Meat supplier fined for trade effluent breaches

A case brought by Thames Water has led to a large fine for the Chitty Food Group, which breached trade effluent consent limits at its Guildford abattoir.

Meat supplier Chitty Food Group Ltd faced a £33,000 bill for breaching trade effluent limits at its Surrey abattoir. The case was brought by Thames Water.

The firm pleaded guilty on 13 August before Guildford magistrates to ten counts of breaching section 121(5) of the Water Industry Act 1991 between July 2007 and April 2008. The court ordered it to pay £2,500 for each offence. It also admitted to failing to install and maintain an effluent meter, contrary to sections 121(2)(g) and 121(5) of the Act, for which it was fined £2,680. Costs and investigation fees totalled £5,626.

Tests on the effluent found that ammonia concentrations were nine times the permitted level. Levels of settleable solids were almost six times their limit, while fat and grease concentrations were seven times greater. The biochemical oxygen demand of the effluent was also 24% higher than it should have been.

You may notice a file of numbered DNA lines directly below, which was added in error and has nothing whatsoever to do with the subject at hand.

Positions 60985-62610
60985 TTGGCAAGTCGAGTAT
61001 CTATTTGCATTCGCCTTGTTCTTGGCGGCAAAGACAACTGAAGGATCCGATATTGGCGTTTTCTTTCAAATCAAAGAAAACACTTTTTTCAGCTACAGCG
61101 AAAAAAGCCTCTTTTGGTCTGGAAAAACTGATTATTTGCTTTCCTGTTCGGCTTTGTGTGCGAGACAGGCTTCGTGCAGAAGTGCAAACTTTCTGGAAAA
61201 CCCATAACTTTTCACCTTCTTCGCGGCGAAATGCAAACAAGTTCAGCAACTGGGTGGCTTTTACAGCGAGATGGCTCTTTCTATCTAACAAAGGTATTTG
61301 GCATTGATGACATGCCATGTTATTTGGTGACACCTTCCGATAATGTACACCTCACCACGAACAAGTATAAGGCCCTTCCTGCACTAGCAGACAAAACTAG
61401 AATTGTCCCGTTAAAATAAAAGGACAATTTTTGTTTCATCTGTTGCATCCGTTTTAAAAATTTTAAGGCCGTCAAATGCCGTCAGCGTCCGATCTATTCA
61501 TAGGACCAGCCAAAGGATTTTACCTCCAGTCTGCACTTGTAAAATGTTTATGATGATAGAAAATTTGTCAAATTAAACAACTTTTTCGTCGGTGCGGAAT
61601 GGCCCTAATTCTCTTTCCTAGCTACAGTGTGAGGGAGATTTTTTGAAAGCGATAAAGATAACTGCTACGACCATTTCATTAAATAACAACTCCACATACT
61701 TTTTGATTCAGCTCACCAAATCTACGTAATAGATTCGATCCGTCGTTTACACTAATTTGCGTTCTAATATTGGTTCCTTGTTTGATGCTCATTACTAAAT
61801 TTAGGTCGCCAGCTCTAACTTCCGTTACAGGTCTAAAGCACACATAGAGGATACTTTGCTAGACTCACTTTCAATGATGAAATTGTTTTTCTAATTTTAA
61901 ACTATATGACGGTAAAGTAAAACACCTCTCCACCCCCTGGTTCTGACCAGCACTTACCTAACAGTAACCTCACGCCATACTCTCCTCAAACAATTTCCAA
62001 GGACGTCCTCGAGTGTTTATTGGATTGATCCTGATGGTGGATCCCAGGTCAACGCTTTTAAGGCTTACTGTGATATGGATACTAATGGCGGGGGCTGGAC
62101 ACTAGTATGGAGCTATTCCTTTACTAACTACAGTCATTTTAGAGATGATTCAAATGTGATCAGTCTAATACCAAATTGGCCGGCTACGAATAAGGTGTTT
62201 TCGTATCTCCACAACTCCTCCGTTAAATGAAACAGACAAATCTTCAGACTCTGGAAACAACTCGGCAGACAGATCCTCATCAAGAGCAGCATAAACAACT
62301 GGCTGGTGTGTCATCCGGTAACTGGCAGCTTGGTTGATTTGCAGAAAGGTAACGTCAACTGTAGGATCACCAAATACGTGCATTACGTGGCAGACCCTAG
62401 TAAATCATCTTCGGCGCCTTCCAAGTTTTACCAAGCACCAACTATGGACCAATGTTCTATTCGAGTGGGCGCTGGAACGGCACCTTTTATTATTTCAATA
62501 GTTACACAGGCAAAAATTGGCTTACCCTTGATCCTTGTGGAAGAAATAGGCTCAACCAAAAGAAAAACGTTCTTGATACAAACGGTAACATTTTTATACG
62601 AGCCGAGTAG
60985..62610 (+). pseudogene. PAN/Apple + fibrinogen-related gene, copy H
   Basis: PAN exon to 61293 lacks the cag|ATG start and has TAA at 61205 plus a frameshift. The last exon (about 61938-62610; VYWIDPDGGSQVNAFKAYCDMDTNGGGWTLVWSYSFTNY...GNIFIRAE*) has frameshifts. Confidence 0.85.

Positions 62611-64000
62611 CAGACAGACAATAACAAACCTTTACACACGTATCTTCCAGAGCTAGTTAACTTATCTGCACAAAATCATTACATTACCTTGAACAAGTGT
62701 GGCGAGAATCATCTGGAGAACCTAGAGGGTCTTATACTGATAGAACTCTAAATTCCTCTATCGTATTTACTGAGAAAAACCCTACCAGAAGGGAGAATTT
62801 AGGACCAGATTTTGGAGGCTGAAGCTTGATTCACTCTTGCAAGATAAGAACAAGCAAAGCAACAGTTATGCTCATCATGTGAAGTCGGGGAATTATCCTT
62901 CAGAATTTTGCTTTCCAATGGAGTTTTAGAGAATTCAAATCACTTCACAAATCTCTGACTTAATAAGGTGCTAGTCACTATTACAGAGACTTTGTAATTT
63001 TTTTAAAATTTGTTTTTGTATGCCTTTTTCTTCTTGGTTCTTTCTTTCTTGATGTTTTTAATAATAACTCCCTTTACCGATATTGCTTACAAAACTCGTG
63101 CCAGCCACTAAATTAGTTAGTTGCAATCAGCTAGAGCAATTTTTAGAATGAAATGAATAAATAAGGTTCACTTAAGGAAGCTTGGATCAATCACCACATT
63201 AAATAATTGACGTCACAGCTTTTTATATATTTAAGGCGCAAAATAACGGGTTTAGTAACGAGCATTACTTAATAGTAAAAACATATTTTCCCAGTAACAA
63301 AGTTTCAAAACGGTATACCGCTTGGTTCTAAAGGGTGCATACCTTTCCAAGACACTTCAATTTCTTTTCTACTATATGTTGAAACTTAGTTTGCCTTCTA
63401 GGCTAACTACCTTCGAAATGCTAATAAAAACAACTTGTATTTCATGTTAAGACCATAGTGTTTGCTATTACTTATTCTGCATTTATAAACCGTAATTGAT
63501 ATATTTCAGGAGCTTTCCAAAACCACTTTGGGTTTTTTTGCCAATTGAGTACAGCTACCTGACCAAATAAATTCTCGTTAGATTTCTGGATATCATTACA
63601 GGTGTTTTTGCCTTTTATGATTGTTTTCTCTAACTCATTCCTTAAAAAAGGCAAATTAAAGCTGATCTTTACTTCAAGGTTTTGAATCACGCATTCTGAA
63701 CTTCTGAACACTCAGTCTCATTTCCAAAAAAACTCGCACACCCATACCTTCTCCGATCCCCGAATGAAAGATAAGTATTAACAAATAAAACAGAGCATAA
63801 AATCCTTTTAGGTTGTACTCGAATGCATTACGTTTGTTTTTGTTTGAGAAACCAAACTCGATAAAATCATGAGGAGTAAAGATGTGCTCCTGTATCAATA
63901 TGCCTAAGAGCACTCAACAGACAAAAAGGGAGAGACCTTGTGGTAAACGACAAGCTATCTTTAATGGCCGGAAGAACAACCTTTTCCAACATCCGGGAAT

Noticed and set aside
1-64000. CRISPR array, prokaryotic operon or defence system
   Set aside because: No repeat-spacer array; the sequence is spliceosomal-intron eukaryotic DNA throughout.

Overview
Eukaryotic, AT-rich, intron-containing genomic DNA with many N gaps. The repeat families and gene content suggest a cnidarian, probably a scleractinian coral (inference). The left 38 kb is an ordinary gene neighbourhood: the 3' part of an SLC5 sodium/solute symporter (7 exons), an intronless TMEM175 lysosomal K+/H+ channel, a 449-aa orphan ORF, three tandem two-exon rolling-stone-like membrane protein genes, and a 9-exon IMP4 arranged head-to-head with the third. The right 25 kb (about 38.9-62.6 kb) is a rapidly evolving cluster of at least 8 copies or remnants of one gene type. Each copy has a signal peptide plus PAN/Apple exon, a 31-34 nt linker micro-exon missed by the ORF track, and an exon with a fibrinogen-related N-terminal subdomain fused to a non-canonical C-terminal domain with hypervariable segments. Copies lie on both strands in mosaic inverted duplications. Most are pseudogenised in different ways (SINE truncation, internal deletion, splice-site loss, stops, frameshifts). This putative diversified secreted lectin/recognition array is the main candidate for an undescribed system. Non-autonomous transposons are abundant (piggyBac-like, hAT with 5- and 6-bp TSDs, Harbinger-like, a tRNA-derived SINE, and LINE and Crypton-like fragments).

After the case, Thames’ trade effluent manager Tony McHatttie said: "We take breaches like this very seriously. They put our sewage treatment works under incredible strain and could result in environmental damage."

Thames prosecuted Chitty for similar offences two years ago. The fine was £2,100.

According to the company’s website, the abattoir’s energy efficiency and renewable energy use make it "one of the most environmentally friendly meat-processing plants in the country".

Companies in the food and animal feed sectors are regularly fined for breaking trade effluent limits.

Cumbrian Seafoods paid more than £26,000 in April after a Northumbrian Water prosecution (ENDS Report 412, p 44 ), while United Fish Industries was fined £25,000 in July 2007 for exceeding limits at its Aberdeen works (ENDS Report 390, p 56 ).

Meat processor Tulip (ENDS Report 385, p 59 ) and readymeal maker Noon Products (ENDS Report 397, p 60 ) were prosecuted for excessive fat discharges in 2007 and 2008, respectively. The offences cost each company £50,000 in fines and costs.